Dr. Deena Hinshaw, the chief medical officer of health who became the face of Alberta’s public health response to the COVID-19 pandemic, has been officially removed from her post.
The province announced in a statement late Monday that Hinshaw has been replaced by Dr. Mark Joffe, a senior executive member of Alberta Health Services, on an interim basis.
“Dr. Joffe has dedicated himself to improving the health of Albertans throughout his career … I look forward to working with him,” Health Minister Jason Copping said in the statement.
“I also wish to thank Dr. Deena Hinshaw for her service and dedication to Albertans through the past several years.”
The move was expected.
Premier Danielle Smith announced on her first day in office a month ago that Hinshaw would be replaced.
Smith has made it clear that she blames both Hinshaw and Alberta Health Services for failing to deliver the best advice and care for Albertans as the hospital system came close to buckling in successive waves of the COVID-19 pandemic.
"A lot of the bad decisions were made by Alberta Health Services on the basis of bad advice from the chief medical officer of health,” Smith told reporters on Oct. 22.
Smith has not placed the blame on front-line doctors and nurses but broadly on AHS senior management. Joffe, while serving as chief medical officer of health, retains his role in AHS senior management as a vice-president responsible for areas in cancer and clinical care.
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Hinshaw, an Alberta-trained public health specialist, became a celebrity of sorts in the first wave of the pandemic in the spring of 2020, as she delivered regular, sometimes daily, updates to Albertans on the virus, its spread and methods to contain it.
She spoke in a smooth monotone voice, mixing science with a little homespun wisdom, and was for many a reassuring face in an uncertain time.
She urged Albertans to stay safe, treat each other with respect and reminded them often: “We’re all in this together.”
Her bespectacled face was put on T-shirts. When she wore a periodic-table printed dress, sales of the garment spiked. The University of Alberta Paleontological Society even named a plesiosaur skeleton after her -- the Dr. Deeno Hinshaw.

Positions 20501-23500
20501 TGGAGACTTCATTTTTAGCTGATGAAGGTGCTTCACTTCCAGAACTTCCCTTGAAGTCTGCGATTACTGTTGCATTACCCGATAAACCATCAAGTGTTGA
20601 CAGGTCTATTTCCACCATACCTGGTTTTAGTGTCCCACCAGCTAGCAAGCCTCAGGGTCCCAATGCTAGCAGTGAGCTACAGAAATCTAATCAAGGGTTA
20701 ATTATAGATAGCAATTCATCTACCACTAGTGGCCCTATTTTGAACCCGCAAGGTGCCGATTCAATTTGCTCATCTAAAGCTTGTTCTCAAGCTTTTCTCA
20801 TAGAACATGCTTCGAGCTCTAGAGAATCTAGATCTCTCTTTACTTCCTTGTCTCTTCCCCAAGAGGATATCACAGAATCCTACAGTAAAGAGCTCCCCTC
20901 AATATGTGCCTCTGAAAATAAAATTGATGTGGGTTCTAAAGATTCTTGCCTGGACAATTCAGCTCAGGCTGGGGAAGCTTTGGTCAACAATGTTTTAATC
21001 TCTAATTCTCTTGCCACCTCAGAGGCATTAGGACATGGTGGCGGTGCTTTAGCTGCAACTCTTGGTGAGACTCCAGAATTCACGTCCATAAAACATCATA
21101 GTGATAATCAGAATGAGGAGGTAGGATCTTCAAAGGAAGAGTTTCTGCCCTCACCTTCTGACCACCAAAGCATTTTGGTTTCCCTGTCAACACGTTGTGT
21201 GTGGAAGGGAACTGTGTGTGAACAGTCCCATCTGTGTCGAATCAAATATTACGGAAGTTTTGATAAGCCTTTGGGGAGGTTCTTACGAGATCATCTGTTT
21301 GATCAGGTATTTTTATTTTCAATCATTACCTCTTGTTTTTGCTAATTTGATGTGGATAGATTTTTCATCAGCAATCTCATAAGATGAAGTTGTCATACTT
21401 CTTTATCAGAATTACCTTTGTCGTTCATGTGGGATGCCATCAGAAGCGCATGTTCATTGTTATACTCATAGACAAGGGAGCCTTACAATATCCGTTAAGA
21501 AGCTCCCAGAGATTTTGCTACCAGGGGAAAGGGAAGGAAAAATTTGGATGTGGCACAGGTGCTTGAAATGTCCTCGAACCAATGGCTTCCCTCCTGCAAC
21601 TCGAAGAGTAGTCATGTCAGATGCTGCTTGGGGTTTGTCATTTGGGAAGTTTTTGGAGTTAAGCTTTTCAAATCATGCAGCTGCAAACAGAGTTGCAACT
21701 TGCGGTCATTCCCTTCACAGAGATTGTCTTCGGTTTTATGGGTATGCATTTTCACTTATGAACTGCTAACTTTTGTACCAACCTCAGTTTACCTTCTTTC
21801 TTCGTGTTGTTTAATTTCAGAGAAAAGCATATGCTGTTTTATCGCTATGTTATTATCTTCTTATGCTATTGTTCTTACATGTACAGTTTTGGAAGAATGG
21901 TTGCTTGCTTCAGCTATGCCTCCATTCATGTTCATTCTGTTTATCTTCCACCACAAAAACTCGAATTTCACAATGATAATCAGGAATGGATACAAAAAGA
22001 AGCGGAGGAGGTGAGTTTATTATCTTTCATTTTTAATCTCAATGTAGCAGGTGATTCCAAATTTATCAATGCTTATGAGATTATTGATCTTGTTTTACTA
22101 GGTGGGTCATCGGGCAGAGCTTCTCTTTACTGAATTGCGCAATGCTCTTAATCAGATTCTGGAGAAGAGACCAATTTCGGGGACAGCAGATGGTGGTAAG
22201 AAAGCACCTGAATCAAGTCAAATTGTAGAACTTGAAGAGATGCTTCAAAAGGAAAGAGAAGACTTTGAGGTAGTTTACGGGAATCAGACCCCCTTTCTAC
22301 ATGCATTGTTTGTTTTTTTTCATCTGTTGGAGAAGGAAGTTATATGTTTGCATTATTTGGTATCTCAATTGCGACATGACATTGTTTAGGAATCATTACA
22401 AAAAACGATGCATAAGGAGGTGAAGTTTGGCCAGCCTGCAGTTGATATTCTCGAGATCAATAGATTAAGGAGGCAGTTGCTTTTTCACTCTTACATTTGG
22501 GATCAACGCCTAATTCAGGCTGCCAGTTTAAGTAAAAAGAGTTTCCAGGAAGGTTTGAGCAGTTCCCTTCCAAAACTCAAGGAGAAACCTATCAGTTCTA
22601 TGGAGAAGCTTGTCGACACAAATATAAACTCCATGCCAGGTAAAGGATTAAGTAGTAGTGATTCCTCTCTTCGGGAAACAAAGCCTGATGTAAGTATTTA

But as COVID-19 waves continued to crash through Alberta in 2020 and 2021, pushing hospitals to the brink and forcing the province to put in restriction limits, open and close business and impose vaccine passports, Albertans turned on each other and on Hinshaw.
She was criticized for accepting an advisory role with the province's United Conservative government rather than exercising her full powers to combat the emergency.
The nadir came in the summer of 2021, when the province cancelled almost all health restrictions before any other province, promised the “best summer ever” and scoffed at suggestions COVID-19 could return and overwhelm the health system.
In the fall, COVID-19 did just that, coming within days of cratering the system and compelling then-premier Jason Kenney and Hinshaw to do a U-turn, bring back restrictions and introduce highly divisive vaccine passports.
Hinshaw and Kenney both later admitted opening up too soon was a mistake based on flawed projections.
Hinshaw, once adored, was mocked and criticized. She was lampooned in a stage production of Alberta’s pandemic response, titled “Jason Kenney’s Hot Boy Summer: the Musical.”
Protesters chanted “Lock her up!” at an anti-restriction rally. The government spent money on her security due to numerous threats.
In August, there was public outrage when it was revealed Hinshaw had been paid a $228,000 bonus on top of her regular $363,000 salary in 2021.
Hinshaw has been out of the public eye for months. At a news conference earlier Monday, Smith said there would soon be a new chief medical health officer but did not mention Hinshaw.
Opposition NDP health critic David Shepherd said Joffe needs to speak to Albertans immediately to address concerns over rising rates of respiratory illnesses among children and jammed hospitals and emergency wards.
“Danielle Smith must also commit to listening to sound scientific and medical advice, not conspiracy theorists such as Paul Alexander,” said Shepherd.
Smith said earlier this month that her medical advisory team had reached out to Alexander and she wanted to hear from him. Alexander, a medical adviser to former U.S. president Donald Trump, has a high profile in the pandemic protest movement on both sides of the border and is famous for calling the COVID-19 vaccine a “bioweapon.”
This report by The Canadian Press was first published Nov. 14, 2022.
-- With files from Colette Derworiz in Calgary